Foreign direct investment in telecommunications companies in China is regulated by the Regulations for the Administration of Foreign-Invested Telecommunications Enterprises, or the FITE Regulations, which were issued by the PRC State Council on December 11, 2001, and became effective on January 1, 2002. The FITE Regulations stipulate that foreign-invested telecommunications enterprises, or FITEs, must be established as Sino-foreign equity joint ventures. FITEs can undertake operations in basic telecommunications services and value-added telecommunications services. Under the FITE Regulations and in accordance with WTO-related agreements, the foreign party to an FITE engaging in value-added telecommunications services may hold up to 50% of the equity of the FITE, with no geographic restrictions on its operations. The PRC government has not made any further commitment to liberalize its regulation of FITEs.

In view of the restrictions on foreign direct investment in the telecommunications sector, we established several domestic Variable Interest Entities, or VIEs, to engage in value-added telecommunications services. For a detailed discussion of our VIEs, please refer to below “Our PRC Corporate Structure”. In accordance with the FITE Regulations and Sino-Foreign Equity Joint Venture Law, we may consider establishing a foreign-invested telecom entity at an appropriate time.

On December 26, 2001, the MII promulgated the Administrative Measures for Telecommunications Business Operating Licenses, or Telecom License Measures, to supplement the Telecom Regulations. The Telecom License Measures confirm that there are two types of telecom operating licenses for operators in China (including FITEs), namely, licenses for basic telecommunications services and licenses for value-added telecommunications services. With respect to the latter, a distinction is made as to whether a license is granted for intra-provincial or “trans-regional” (inter-provincial) activities. An appendix to the license will detail the permitted activities of the enterprise to which it was granted. An approved telecommunication services operator must conduct its business (whether basic or value-added) in accordance with the specifications recorded on its Telecommunications Services Operating License.

 

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On August 18, 2004 and May 30, 2005, the MII issued to Sohu Internet and Goodfeel, respectively, a Value-Added Telecommunications Services Operating License each of which authorized the provision of value-added telecommunication services nationwide. Both of these licenses have a valid term of five years and are subject to annual inspections. In addition to the Value-Added Telecommunications Services Operating License, we are required to obtain various types of other licenses and permits so as to provide Internet-related services in China. For a detailed discussion, please refer below to “Classified Regulations”.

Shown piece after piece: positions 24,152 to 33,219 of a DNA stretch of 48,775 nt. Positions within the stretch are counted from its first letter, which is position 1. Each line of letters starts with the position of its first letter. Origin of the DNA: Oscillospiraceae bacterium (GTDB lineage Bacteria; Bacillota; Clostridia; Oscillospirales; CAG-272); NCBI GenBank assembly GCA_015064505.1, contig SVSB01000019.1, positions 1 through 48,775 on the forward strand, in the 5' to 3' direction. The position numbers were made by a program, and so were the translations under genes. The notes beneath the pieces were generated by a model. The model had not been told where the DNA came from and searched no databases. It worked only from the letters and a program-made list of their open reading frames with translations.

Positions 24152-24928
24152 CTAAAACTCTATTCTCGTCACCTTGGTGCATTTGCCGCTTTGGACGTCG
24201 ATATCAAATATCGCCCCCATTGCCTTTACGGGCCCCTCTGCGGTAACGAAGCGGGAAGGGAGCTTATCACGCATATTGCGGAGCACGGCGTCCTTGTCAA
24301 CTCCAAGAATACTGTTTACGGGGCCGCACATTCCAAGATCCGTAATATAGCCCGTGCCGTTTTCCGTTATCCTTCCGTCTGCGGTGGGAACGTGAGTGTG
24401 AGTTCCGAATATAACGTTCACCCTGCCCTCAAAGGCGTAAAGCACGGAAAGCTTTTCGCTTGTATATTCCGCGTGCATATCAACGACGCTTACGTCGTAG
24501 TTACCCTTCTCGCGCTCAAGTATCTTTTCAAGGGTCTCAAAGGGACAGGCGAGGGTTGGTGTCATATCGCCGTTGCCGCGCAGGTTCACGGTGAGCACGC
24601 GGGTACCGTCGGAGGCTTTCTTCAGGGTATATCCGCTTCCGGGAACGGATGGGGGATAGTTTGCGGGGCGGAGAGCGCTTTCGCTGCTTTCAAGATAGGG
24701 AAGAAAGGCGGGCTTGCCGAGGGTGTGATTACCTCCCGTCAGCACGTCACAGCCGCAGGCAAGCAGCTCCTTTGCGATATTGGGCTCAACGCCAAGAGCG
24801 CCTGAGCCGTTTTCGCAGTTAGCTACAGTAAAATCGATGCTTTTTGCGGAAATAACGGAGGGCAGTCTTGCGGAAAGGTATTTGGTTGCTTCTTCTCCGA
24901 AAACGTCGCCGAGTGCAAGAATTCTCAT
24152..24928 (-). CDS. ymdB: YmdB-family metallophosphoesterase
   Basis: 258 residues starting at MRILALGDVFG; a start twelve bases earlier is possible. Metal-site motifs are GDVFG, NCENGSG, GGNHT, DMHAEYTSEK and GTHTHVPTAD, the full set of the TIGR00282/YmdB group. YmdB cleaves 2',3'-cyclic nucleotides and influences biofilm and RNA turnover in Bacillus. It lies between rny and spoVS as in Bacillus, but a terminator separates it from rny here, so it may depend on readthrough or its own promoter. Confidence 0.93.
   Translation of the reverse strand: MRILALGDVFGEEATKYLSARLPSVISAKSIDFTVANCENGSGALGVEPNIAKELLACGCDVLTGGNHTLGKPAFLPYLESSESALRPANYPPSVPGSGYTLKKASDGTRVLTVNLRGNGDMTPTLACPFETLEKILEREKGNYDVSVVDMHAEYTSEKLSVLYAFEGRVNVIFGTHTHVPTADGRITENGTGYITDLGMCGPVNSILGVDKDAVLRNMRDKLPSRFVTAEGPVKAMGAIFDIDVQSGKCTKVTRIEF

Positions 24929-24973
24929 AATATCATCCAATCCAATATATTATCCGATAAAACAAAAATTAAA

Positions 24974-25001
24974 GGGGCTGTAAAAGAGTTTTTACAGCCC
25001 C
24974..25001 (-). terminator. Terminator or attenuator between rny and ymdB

Our PRC Corporate Structure

We have the following wholly owned subsidiaries in China:

 

    Beijing ITC, established in 1997 by Sohu Hong Kong;

 

    Sohu Era, established in 2003 by Sohu Hong Kong;

 

    Sohu Software, established in 2003 by Sohu Hong Kong; and

 

    Go2Map Software, acquired in 2005 as a result of the acquisition of Go2Map Inc.

Beijing ITC, Sohu Era, Sohu Software and Go2Map Software are structured as wholly foreign-owned companies engaged in the development of Internet technologies and related software. Under current PRC law, the legal establishment of wholly foreign-owned companies must be approved by the relevant local branch of the MOC, and such companies may commence operations only upon the issuance of a business license by the relevant local branch of the State AIC, such as the Beijing AIC, Beijing ITC, Sohu Era, Sohu Software and Go2Map Software have been issued business licenses by Beijing AIC, and each of them has obtained a New Technology Enterprise Qualification Certificate issued by Beijing Science and Technology Commission.

In the opinion of TransAsia Lawyers, Beijing ITC, Sohu Era, Sohu Software and Go2Map Software have presently satisfied both of the aforementioned requirements.

As mentioned above, telecommunications value-added services business is an area in which foreign investment is restricted. Thus, we have established the following VIEs through contractual arrangements with our subsidiaries to perform certain value-added telecommunications services.

 

    Beijing Sohu, a PRC company established in 1998, and 80% owned by Dr. Charles Zhang, our founder, Chairman and Chief Executive Officer, and 20% owned by High Century. Beijing Sohu is structured to provide Internet-related services in China;

 

    High Century, a PRC company established in 2001, and 80% owned by Dr. Charles Zhang, our founder, Chairman and Chief Executive Officer, and 20% owned by one of our non-executive employees. High Century is structured as an investment management and consulting company in China;

 

    Hengda, a PRC company established in 2002, that is owned by two of our non-executive employees. Hengda is structured to provide Internet-related services in China;

 

    Sohu Internet, a PRC company established in 2003, that is 75% owned by High Century and 25% owned by Hengda. Sohu Internet is structured to provide Internet-related services in China;

 

    Goodfeel, a PRC company we acquired in 2004. Goodfeel is owned by two of our non-executive employees and has entered into a series of agreements to provide wireless services in China;